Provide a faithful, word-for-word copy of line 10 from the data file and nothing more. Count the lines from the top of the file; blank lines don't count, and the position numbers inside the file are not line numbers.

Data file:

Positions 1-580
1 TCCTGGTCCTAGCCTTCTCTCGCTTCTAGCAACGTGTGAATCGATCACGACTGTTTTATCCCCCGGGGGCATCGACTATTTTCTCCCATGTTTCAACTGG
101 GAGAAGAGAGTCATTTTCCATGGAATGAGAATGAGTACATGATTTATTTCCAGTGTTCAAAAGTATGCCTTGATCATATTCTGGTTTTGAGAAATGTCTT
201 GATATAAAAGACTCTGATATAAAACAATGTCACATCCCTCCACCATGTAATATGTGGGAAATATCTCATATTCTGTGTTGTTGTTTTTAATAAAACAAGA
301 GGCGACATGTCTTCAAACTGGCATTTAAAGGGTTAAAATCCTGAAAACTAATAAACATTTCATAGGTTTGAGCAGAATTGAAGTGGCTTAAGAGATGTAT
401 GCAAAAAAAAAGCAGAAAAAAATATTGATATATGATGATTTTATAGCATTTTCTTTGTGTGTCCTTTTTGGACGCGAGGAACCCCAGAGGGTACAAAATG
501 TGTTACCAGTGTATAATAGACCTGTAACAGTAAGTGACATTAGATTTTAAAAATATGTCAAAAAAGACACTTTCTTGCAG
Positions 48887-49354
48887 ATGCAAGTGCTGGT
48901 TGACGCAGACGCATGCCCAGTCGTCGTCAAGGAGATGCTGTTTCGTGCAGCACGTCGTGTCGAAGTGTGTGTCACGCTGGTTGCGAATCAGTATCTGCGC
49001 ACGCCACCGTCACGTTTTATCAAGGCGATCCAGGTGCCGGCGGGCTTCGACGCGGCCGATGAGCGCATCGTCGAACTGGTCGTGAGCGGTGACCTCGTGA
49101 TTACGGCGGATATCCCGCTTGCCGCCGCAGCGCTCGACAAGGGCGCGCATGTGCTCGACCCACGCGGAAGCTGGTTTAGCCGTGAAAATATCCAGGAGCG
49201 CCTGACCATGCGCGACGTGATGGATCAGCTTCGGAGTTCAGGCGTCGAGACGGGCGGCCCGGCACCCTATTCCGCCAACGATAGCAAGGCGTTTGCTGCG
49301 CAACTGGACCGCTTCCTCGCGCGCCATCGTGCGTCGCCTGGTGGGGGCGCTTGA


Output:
48901 TGACGCAGACGCATGCCCAGTCGTCGTCAAGGAGATGCTGTTTCGTGCAGCACGTCGTGTCGAAGTGTGTGTCACGCTGGTTGCGAATCAGTATCTGCGC